Part 2:What clowning is
Our model of Vivian Gladwell’s directing in-the-moment
In Vivian’s words (with our emphasis and repeating metaphors highlighted
), clowning is:
pleasure [through] a joyful tension between fiction and reality — and
it should get mixed up. The heart
of clowning is [portraying the] in
and out of things at the same time, without negating the fiction we
know we are in.
It is easy to mistake the form [of clowning]
for what it’s about. Clowning relies on something happening but
[really its about the] relationship between clown and audience
people do on stage is not what it’s about. Jacques Lecoq in the ‘70s
put a nose on a student and said “Make us laugh”. It didn’t work. The
student looked dejected and people started laughing. That’s a clue to
what’s at the heart
of clowning. It’s how we feel about what’s
happening. The student was desperate, but kept trying. Only when he
showed despair did people laugh — when he became authentic and
[Clowning is] an opportunity for
— an opportunity to get to it. [Usually] we don’t
acknowledge how we feel because [we think] it negates what we are
trying to do, [or our] image of what should be. More interesting is to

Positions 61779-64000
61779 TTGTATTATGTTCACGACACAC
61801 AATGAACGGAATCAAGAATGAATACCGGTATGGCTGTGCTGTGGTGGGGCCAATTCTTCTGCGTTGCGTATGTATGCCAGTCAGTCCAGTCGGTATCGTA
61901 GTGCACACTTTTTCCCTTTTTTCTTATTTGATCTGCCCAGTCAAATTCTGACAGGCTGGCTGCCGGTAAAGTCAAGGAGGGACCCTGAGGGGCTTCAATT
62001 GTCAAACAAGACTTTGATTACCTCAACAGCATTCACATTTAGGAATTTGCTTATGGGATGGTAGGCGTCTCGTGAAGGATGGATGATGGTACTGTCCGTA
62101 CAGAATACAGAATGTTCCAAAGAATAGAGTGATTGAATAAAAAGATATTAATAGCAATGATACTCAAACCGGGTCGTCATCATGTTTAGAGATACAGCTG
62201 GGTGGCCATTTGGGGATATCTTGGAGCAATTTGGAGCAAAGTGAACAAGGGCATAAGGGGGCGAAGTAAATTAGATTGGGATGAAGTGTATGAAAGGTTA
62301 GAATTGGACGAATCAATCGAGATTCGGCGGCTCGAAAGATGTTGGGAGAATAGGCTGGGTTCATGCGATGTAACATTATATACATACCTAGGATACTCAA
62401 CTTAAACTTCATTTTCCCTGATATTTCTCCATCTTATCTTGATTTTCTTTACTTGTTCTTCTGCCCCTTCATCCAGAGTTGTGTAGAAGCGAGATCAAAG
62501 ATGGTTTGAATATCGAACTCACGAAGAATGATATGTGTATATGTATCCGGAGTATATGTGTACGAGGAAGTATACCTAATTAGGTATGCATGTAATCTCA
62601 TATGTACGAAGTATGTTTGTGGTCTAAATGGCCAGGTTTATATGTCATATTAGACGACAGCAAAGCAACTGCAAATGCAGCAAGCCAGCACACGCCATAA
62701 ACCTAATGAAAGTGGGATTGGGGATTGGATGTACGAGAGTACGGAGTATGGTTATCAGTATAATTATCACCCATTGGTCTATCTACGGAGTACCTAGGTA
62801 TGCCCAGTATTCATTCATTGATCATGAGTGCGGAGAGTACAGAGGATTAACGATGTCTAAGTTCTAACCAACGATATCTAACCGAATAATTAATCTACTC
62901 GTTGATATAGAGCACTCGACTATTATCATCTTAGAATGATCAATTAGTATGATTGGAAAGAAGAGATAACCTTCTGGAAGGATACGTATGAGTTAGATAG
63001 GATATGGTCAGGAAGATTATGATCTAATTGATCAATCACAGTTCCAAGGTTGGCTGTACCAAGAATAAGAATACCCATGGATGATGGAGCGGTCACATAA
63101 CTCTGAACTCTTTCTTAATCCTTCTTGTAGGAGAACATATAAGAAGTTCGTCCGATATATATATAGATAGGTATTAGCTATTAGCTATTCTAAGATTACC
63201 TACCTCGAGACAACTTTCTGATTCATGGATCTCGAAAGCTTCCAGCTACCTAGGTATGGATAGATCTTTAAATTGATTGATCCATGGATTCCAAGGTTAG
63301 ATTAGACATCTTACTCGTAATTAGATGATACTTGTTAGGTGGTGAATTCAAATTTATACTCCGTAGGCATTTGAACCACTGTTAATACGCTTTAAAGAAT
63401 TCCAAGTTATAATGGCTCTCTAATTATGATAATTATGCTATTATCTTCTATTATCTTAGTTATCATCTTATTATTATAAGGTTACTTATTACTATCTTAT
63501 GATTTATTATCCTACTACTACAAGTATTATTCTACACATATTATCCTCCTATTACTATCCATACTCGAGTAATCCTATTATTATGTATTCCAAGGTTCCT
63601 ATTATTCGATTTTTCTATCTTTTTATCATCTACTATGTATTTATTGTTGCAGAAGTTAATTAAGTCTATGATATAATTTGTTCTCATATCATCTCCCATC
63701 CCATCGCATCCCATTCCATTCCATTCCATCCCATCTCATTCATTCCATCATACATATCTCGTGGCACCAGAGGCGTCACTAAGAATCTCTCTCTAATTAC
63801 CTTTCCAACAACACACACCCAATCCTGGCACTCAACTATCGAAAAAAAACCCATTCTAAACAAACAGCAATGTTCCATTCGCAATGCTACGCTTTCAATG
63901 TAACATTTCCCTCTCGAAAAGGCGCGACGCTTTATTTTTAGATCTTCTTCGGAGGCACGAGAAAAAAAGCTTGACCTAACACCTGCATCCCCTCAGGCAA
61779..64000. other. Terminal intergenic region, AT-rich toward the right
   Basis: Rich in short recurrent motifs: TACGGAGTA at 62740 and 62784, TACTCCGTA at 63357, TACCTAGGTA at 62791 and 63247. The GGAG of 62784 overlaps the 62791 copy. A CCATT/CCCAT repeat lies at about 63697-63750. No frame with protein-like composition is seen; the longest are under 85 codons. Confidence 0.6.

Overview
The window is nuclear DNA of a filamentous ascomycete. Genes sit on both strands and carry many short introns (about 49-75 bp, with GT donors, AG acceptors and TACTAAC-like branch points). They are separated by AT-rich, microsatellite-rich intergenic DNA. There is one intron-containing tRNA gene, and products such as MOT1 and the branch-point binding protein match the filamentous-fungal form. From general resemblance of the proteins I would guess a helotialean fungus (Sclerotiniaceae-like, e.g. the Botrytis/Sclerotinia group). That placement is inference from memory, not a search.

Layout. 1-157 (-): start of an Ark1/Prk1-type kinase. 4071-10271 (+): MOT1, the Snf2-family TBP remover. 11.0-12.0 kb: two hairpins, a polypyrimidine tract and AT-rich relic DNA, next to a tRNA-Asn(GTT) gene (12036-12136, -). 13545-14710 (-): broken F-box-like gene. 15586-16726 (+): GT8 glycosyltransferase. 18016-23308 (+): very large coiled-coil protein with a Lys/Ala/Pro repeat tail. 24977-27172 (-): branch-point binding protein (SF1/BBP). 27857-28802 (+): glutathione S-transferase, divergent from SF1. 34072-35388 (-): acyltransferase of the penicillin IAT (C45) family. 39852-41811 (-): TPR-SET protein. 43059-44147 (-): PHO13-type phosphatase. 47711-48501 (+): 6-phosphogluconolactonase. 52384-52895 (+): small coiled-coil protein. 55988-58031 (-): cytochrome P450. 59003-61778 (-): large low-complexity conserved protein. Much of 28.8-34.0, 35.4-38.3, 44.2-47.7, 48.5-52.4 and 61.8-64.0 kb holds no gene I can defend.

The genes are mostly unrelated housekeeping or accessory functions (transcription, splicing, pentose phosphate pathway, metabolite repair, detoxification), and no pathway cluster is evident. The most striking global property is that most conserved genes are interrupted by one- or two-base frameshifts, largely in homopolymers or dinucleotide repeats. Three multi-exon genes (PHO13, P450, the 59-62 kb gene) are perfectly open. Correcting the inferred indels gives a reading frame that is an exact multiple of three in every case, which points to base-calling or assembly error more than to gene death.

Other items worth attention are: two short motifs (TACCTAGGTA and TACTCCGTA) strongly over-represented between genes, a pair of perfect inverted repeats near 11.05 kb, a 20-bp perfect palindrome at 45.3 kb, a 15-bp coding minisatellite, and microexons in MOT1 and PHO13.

show how desperate we are in being who we are.Our model of Vivian directing-in-the-moment
have divided our model of Vivian’s way of ‘directing/coaching a person
to learn to clown in real time’ into its external and internal aspects.
Interventions (almost always):
Are very short instructions or statements
Are simple and unambiguous
Are about behaviour
Are within the logic of the current or a previously enacted scene
Name what’s happening
Give the clown somewhere to go by making an “invitation” or “offer”
Reveal a bigger picture
Direct attention to the dramatic/problematic/comic
Amplify a small aspect of behaviour or the scene
Acknowledge the clown’s difficulty or struggle (but do not rescue)
Don’t interrupt the process
Never negate what’s happening
Examples of general interventions
Stay with it
Keep it going
Do more of that (or just “More”)
Make it bigger
Look at us/them (other clowns)
You’ve seen something
What is it?
What’s around you?
Examples related to a specific performance
[Clown looking out of window] What do you see out the window?
Describe what you’ve seen/what you’re doing.
Be what you see.
You look lost.
His world is getting smaller.
He’s sad. What does he want?
He can’t fit it into his pocket.